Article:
The Sentinel Map will give us decades of advance notice of an impending impact so that deflection becomes relatively easy. There are several promising technologies including kinetic impactors, gravity tractors and nuclear standoff explosions. The urgency in completing the map arises because there could be an impact in the next few decades. With only a few years' notice, the task of deflecting an asteroid becomes extremely difficult, to the point where it could become almost impossible (depending on the size of the asteroid) using current technology. Every year delayed in completing Sentinel increases our chances of having no available options. Why take this risk?

The chances in 90 years (roughly your lifetime) of Earth being hit by another asteroid like at Tunguska is about one in three. Shouldn’t we know in advance of the next asteroid impact, and actually prevent it?

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soundoff (52 Responses)
  1. Douglas

    An asteroid scanning telescope is not enough; it is needed to build a spacecraft able to go far away from LEO. A fusion-powered spacecraft is powerful and secure, and can go beyond the asteroid belt to intercept any incoming object in order to protect the Earth in advance. http://www.youtube.com/watch?v=VUrt186pWoA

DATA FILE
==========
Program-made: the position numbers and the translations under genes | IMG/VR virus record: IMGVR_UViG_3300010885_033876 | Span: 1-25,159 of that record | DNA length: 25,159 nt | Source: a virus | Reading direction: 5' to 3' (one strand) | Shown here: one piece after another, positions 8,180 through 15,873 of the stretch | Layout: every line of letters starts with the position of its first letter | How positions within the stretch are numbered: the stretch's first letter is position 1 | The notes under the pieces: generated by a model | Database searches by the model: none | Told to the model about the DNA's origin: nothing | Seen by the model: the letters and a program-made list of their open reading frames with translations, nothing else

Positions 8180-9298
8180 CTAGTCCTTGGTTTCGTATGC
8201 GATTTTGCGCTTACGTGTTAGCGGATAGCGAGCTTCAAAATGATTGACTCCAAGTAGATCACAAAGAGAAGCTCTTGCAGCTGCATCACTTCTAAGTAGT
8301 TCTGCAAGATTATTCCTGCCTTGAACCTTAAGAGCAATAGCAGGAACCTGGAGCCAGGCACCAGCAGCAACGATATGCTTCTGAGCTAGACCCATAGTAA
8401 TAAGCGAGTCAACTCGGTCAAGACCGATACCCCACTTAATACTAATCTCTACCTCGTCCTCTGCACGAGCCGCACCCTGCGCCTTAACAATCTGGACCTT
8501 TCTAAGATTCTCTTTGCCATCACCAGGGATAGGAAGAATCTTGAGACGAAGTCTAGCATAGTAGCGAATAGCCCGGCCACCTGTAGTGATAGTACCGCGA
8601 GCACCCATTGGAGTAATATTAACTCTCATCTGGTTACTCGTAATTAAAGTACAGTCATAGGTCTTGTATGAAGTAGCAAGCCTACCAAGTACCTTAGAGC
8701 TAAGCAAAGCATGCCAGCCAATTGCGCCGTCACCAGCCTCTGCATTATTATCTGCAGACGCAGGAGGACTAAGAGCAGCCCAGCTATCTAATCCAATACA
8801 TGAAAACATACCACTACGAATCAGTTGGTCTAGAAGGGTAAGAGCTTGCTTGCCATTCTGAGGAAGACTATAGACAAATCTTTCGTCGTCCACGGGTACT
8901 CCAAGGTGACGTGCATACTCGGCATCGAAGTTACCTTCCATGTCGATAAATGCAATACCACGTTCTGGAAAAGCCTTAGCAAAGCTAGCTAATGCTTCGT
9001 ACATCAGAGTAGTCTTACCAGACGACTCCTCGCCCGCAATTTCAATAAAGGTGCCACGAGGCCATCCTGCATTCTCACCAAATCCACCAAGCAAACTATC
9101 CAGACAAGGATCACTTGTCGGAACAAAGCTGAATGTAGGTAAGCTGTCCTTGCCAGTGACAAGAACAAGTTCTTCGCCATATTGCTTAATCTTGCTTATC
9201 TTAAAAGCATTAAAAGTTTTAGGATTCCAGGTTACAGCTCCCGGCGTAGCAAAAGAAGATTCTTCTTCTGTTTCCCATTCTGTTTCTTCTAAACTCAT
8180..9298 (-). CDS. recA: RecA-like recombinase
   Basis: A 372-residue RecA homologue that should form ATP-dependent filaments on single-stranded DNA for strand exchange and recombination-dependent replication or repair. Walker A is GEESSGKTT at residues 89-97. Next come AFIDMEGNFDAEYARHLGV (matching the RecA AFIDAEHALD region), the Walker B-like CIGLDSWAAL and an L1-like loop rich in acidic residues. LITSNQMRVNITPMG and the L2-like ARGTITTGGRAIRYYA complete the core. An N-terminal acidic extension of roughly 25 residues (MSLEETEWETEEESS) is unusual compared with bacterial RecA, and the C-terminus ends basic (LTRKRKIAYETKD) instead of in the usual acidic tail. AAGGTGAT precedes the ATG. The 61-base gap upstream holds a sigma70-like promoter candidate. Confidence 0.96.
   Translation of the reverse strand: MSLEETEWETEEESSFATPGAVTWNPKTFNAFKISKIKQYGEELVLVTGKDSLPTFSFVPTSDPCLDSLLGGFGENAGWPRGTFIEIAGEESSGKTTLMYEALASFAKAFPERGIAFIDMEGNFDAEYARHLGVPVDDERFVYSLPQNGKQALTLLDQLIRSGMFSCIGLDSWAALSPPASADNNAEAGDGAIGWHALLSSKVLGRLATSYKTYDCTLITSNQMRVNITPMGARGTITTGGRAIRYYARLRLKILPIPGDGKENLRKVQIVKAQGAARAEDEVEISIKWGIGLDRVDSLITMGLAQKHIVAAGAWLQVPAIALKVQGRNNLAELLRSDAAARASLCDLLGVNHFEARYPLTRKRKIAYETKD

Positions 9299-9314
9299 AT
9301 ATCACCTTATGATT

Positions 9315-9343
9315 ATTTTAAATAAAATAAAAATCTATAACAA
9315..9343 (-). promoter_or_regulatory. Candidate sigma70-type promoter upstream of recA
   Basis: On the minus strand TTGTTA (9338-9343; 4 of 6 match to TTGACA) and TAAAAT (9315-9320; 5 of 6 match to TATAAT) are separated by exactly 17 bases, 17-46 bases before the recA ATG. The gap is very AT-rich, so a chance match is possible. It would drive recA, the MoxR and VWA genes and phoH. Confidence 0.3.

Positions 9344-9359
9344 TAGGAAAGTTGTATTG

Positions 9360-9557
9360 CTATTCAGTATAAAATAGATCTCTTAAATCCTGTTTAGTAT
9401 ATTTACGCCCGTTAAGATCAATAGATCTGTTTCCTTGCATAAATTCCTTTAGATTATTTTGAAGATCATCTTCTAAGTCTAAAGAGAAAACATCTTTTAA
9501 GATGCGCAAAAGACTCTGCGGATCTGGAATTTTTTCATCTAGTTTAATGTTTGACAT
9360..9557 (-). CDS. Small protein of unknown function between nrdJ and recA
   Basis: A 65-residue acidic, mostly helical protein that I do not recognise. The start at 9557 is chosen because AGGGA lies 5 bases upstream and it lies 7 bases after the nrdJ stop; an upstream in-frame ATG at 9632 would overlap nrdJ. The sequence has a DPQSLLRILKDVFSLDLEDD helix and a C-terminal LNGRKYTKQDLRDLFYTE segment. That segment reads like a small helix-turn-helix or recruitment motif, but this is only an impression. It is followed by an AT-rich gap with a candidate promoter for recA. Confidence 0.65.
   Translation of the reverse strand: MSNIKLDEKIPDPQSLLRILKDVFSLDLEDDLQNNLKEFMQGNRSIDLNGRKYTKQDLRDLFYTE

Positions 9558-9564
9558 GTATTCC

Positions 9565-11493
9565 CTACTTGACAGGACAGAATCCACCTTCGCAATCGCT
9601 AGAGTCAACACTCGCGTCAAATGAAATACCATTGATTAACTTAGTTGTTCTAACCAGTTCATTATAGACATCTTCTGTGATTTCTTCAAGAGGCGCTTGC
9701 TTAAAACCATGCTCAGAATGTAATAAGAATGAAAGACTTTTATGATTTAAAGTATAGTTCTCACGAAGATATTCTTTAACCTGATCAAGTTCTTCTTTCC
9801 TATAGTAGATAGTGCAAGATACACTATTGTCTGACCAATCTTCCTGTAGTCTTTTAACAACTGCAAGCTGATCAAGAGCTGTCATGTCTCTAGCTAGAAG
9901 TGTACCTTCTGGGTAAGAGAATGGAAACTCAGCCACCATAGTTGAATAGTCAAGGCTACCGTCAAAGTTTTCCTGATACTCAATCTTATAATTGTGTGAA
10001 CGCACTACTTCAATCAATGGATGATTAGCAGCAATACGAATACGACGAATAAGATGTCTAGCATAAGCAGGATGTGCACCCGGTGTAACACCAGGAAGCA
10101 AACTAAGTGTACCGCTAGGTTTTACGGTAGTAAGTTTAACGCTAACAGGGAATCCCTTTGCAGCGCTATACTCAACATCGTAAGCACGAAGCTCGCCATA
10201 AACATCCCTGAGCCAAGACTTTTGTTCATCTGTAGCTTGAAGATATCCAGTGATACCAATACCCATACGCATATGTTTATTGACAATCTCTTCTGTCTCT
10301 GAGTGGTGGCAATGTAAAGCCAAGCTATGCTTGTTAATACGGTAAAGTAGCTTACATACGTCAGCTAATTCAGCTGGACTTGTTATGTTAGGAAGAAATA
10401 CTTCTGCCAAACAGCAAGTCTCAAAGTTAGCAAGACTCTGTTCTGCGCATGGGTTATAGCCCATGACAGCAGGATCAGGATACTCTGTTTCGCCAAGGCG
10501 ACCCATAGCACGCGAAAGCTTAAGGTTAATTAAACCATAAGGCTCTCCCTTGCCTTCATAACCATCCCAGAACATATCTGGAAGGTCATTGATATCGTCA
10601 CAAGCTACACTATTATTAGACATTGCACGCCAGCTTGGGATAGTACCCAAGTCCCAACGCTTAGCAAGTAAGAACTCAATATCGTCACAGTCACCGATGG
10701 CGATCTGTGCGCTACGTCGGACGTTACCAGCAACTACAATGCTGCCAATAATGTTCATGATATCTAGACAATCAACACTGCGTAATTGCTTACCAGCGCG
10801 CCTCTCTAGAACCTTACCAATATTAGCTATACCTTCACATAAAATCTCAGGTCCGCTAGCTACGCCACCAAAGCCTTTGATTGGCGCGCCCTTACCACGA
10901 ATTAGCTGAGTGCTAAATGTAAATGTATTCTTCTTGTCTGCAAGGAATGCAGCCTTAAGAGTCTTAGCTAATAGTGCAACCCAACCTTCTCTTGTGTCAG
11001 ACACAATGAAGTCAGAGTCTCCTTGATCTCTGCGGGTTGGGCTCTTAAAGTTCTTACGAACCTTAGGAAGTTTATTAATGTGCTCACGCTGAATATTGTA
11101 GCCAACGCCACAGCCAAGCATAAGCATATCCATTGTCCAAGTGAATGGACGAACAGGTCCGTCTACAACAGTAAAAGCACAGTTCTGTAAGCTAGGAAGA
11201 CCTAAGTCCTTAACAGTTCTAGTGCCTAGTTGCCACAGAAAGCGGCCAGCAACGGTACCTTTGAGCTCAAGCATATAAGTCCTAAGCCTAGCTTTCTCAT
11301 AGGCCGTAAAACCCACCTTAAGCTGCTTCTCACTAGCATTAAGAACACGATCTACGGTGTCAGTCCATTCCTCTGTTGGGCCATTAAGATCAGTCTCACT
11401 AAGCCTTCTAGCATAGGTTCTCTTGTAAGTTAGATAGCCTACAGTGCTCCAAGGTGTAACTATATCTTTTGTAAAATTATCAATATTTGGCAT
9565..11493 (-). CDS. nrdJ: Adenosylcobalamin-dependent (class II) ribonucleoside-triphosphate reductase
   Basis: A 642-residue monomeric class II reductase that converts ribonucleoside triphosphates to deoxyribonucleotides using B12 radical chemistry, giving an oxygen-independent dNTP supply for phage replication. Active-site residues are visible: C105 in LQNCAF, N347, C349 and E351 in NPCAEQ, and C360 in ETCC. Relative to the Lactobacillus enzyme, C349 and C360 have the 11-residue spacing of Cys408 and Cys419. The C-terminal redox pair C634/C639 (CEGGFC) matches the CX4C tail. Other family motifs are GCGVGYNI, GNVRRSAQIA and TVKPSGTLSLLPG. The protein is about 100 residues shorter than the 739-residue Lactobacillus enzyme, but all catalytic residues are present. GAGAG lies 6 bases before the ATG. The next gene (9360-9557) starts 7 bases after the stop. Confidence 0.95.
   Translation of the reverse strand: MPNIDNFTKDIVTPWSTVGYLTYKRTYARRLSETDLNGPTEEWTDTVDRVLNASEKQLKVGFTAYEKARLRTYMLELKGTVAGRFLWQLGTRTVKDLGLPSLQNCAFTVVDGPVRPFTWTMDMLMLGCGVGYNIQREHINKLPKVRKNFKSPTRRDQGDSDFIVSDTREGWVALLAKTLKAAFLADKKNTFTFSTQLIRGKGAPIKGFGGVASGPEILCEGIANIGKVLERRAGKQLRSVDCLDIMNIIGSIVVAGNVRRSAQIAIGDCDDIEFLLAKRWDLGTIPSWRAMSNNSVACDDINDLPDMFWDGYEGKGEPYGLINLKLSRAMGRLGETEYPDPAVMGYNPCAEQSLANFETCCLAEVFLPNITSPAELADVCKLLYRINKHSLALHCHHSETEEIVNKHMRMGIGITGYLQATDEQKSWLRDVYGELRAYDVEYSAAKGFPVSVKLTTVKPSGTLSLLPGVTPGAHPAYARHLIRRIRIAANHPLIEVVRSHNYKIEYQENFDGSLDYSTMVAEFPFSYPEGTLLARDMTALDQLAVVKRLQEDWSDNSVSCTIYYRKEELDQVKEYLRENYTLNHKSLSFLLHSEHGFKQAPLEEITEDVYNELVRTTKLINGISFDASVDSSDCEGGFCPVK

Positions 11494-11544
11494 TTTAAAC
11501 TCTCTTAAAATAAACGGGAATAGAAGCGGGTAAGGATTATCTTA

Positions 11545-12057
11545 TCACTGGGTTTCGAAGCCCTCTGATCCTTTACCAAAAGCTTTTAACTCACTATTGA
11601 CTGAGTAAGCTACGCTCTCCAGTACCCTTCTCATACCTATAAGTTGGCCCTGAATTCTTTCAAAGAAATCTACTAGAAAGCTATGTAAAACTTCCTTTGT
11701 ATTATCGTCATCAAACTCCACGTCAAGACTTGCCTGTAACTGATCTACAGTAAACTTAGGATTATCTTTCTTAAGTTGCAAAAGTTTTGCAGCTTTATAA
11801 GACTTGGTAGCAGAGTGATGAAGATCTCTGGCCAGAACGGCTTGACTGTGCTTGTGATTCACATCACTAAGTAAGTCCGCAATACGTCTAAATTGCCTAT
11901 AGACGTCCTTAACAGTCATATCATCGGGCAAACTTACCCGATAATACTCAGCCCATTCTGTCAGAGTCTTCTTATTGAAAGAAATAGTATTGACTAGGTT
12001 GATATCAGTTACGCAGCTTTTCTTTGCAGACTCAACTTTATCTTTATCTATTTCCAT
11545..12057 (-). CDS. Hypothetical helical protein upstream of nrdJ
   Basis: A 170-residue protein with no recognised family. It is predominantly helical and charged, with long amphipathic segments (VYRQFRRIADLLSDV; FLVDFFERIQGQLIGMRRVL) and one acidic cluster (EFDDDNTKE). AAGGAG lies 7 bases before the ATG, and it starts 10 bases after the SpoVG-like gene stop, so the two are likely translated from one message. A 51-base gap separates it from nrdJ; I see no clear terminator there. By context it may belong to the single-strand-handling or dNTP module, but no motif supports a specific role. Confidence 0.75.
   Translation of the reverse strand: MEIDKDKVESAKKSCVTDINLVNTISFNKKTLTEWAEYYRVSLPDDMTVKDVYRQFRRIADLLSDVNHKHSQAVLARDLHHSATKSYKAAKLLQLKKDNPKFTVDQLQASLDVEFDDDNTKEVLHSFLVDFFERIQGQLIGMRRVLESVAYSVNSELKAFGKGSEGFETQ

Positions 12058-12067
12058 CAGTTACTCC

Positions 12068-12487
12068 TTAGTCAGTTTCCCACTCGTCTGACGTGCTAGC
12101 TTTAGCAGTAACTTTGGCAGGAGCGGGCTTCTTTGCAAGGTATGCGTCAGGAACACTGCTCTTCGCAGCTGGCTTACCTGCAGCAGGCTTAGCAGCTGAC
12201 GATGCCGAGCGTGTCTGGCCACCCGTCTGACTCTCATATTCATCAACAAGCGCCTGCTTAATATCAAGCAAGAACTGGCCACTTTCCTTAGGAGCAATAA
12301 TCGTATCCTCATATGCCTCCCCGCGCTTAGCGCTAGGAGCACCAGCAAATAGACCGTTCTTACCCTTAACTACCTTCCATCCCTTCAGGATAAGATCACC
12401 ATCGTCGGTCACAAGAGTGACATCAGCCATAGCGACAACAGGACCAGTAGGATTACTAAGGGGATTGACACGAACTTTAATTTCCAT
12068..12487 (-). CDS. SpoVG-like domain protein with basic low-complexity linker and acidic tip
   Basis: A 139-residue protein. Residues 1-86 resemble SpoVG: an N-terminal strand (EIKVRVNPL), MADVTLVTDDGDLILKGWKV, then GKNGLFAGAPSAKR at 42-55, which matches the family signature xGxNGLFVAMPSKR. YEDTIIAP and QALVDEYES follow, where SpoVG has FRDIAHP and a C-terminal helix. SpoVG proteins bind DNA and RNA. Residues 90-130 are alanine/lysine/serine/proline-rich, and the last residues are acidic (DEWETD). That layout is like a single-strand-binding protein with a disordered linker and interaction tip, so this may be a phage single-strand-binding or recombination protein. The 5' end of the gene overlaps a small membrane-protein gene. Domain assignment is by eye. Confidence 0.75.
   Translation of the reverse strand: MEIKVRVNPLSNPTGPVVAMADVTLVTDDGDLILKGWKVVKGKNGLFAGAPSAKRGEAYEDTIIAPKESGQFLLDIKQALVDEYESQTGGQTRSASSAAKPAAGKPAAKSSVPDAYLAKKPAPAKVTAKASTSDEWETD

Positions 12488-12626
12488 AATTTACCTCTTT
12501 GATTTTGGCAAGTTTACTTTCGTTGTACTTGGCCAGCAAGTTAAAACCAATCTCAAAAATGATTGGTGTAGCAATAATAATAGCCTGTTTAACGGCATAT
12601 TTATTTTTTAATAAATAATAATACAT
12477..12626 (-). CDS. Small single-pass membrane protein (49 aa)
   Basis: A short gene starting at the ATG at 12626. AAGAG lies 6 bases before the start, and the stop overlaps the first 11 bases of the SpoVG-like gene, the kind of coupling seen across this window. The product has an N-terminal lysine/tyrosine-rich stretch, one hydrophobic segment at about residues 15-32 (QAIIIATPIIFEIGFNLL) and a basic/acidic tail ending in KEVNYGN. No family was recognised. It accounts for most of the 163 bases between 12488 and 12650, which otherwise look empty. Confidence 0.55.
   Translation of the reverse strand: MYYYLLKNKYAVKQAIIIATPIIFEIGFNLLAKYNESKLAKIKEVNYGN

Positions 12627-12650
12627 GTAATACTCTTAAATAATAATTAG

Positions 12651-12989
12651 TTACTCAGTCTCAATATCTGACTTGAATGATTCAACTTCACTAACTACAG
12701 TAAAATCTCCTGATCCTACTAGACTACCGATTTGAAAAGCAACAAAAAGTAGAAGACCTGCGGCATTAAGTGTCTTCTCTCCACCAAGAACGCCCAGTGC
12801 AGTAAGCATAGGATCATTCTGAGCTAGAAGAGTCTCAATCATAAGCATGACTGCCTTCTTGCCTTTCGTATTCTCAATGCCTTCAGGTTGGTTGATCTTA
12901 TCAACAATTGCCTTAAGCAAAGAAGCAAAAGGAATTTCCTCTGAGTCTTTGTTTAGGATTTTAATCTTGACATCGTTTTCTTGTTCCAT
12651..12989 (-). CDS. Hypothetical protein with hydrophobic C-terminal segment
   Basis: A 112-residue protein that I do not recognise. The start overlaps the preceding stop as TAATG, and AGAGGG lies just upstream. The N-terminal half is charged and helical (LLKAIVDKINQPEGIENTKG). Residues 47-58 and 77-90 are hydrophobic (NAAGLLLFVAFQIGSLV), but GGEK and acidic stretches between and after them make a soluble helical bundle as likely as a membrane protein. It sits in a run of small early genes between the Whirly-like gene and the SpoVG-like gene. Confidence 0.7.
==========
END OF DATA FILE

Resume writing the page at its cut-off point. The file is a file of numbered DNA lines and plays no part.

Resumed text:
March 13, 2013 at 9:38 am | Reply
  2. xeno

    If the dinosaurs had the technologyto prevent astroid collisions we can only imagine how advanced they would surely be by now!

    February 22, 2013 at 12:22 am | Reply
  3. deno

    yep the years r going to go by REALLY quick...

    February 19, 2013 at 1:21 pm | Reply
  4. Sage Thinker

    Thank you Ed Lu and the B612 Foundation for being pro-active in saving humanity! We are all passengers on spaceship earth!

    February 17, 2013 at 11:02 pm | Reply
  5. Billeeto

    This report, like so many on this show, involves scientists asking for more money. That's fine, but when they categorically deny any connection between asteroid DA 14 and the Chelyabinsk meteorite or the meteor over San Francisco, it shows arrogance and ignorance and argues against giving these people any more money. This guy Ed Lu is a sweet guy, with a great track record, but he ain't too perceptive or deep if he doesn't consider the serious possibility of a connection that we missed totally. If we have the keystone cop scientists on the case, what can we expect? Saying there is no connection and that its a coincidence smacks of the same kind of unlikely whitewash we got when the Benghazi consulate went up in smoke on 9/11 and they said there was no connection with terrorists. They corrected that record later. Let's hope scientists will have the humility to declare that they were clueless on these ones too.

    February 17, 2013 at 2:55 pm | Reply
    • The Rev Dr Sherwood Forrester